We obtained several hits, carried out further mutations to improve specificity for un-conjugated bilirubin and eventually obtained the sensor described in the 'Clinical Chemistry' article. This sensor is largely independent of the concentration of total bilirubin as well as other potential interference, including free fatty acids.

Bob Barrett:
Doctor, you have said that fatty acids may compete with bilirubin for binding to albumin and that unbound fatty acid concentrations may exceed those of bilirubin. Now this suggests that increasing unbound fatty acid levels might increase unbound bilirubin levels. Under what conditions would these factors be important in the diagnosis and treatment of neonates?

Alan Kleinfeld:
Well, that's a very important issue. As it turns out especially in premature babies, nutrition is administered intravenously and the major source of calories is provided by Intralipid, which is an emulsion of oil. As this emulsion flows through the baby's circulation, enzymes in the blood produce free fatty acids from the triglycerides in the oil. And depending upon a variety of factors that include the gestational age and weight of the baby, free fatty acids may substantially increase the unbound bilirubin concentration by decreasing bilirubin binding to albumin.

Under these conditions the unbound bilirubin can increase to concentrations that are likely neurotoxic, while the total bilirubin concentration remains unchanged at low levels.

Moreover, in addition to the neurotoxicity of unbound bilirubin, at high levels the unbound free fatty acids may also be toxic. In preliminary studies, we found that unbound fatty acid concentrations may increase more than a thousand-fold above normal in intralipid neonates and at least in in-vitro studies, these level of unbound free fatty acids may be cardiotoxic and may disrupt immune function.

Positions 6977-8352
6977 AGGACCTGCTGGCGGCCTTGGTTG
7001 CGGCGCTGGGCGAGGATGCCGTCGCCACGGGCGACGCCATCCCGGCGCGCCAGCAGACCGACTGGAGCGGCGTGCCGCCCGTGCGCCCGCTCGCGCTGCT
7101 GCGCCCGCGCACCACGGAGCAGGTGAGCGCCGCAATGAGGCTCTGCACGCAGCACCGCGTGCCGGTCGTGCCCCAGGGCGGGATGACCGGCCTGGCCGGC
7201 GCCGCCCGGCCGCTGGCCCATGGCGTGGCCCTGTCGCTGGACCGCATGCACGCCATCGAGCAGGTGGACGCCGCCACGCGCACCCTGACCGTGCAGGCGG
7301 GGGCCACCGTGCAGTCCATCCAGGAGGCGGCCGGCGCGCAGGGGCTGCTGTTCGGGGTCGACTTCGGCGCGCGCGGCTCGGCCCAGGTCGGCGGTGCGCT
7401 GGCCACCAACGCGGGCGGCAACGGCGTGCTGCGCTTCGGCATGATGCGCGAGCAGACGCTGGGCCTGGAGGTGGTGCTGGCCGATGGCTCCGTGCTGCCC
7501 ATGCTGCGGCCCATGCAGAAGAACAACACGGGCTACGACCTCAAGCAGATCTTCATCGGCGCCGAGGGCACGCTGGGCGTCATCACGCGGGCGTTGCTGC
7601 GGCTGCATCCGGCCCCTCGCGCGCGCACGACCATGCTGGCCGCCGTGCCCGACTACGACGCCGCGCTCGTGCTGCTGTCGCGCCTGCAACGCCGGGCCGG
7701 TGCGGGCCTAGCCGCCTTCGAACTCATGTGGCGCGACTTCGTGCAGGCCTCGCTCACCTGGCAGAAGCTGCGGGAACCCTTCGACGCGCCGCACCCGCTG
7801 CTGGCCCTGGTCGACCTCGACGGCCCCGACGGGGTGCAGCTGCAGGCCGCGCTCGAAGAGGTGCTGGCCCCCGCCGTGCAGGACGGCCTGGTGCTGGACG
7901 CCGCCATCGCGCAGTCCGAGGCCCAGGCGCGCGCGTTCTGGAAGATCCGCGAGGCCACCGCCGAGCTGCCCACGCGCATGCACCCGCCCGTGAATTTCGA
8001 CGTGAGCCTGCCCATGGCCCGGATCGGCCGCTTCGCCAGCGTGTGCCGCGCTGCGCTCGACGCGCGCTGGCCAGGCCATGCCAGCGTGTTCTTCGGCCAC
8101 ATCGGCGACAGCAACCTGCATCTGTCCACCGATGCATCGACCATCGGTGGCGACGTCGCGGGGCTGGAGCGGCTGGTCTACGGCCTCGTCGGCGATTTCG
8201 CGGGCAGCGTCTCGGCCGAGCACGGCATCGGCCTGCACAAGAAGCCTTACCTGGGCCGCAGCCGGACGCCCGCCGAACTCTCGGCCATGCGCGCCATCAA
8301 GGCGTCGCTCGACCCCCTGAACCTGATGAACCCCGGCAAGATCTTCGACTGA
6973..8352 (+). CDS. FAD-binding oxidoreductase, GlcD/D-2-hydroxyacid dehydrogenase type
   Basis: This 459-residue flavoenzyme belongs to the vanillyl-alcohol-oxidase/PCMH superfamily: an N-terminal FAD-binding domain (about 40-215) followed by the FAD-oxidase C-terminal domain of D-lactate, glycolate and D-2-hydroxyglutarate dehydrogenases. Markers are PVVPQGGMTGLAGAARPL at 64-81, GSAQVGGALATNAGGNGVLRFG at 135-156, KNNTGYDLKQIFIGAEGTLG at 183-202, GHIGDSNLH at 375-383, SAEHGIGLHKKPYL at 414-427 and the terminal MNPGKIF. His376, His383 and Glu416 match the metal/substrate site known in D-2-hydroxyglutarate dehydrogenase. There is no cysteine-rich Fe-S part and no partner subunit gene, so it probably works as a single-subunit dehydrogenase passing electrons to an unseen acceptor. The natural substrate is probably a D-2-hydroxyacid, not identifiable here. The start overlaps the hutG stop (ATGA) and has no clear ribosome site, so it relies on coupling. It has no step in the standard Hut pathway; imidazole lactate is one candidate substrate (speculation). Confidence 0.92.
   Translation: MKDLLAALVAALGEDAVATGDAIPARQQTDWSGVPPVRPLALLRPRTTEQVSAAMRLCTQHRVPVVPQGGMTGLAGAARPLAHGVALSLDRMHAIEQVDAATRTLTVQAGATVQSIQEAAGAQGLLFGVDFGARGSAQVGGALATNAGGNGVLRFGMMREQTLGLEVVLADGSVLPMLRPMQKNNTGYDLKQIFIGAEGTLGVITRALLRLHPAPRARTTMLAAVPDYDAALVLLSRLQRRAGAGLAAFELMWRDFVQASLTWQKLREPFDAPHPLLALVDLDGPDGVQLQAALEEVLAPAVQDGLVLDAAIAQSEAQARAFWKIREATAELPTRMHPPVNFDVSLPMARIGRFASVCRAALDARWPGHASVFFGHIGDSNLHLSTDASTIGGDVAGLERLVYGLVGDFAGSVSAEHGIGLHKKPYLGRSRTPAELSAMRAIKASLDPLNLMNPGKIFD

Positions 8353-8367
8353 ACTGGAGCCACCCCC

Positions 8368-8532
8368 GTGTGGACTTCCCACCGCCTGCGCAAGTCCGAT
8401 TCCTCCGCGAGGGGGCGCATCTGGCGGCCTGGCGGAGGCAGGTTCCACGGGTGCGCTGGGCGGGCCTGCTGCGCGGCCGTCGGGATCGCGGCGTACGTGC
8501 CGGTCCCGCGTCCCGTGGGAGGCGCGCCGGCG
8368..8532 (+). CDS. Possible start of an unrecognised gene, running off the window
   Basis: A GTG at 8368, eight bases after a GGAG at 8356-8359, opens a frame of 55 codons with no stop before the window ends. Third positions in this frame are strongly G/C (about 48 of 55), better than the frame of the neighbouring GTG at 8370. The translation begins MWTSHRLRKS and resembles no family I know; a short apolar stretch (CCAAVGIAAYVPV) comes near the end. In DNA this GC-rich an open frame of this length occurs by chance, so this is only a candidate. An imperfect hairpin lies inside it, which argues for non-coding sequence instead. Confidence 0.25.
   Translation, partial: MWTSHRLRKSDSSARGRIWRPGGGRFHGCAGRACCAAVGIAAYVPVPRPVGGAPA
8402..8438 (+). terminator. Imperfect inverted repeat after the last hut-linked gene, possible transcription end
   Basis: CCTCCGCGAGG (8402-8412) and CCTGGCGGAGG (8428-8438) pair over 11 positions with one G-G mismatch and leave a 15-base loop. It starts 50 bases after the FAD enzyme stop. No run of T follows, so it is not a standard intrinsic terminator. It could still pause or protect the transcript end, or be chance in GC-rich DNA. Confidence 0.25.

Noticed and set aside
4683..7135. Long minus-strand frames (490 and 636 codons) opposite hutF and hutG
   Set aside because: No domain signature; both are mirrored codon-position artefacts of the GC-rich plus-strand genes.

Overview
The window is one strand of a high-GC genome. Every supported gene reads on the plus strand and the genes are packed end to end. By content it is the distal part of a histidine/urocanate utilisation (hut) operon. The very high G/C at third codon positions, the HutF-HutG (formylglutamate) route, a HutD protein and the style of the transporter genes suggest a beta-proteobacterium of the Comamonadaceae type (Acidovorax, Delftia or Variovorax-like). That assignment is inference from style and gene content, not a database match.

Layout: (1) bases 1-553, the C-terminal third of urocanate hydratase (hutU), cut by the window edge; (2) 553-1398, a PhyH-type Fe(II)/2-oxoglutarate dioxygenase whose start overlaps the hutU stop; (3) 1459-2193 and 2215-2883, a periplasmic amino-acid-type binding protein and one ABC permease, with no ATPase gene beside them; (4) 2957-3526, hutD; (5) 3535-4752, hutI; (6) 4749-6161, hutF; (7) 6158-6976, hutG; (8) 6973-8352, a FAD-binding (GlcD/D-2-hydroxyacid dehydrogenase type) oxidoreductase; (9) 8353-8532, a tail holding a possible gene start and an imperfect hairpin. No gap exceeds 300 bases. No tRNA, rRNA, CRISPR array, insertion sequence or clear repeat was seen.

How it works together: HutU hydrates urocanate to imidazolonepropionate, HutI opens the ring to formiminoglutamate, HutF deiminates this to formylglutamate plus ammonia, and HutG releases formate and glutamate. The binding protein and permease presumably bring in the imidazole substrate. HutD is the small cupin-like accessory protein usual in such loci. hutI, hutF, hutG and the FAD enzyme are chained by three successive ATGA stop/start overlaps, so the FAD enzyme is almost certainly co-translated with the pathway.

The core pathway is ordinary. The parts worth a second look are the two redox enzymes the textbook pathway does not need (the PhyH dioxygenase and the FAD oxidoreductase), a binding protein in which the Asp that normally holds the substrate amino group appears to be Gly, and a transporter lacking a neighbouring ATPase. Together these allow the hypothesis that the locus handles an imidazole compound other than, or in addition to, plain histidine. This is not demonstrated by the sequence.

Bob Barrett:
Well, finally doctor, how would you expect the unbound bilirubin sensor to change clinical practice?

Alan Kleinfeld:
Given the biochemical fundamentals and the supporting clinical studies, the risk of bilirubin toxicity should eventually be assessed by unbound, rather than by total bilirubin measurements. If the studies hold up, adoption of unbound bilirubin should lead to improved outcomes because neurotoxicity currently missed would be treated and healthcare costs would be lowered, because unnecessary therapies would be reduced.

Most likely the test would be used first for premature newborns, where rates of jaundice are higher than in term babies. Moreover, in ongoing work we've developed versions of the sensor that function in undiluted plasma. These sensors have been tested successfully in a disposable cartridge with 20 µL of plasma and might be able to function with similar or lower volumes of whole blood.

This should greatly simplify measuring unbound bilirubin in the NICU.

Bob Barrett:
Dr. Alan Kleinfeld is a member of the Torrey Pines Institute for Molecular Studies and President of FFA Sciences in San Diego. He has been our guest in this podcast from Clinical Chemistry. I'm Bob Barrett, thanks for listening.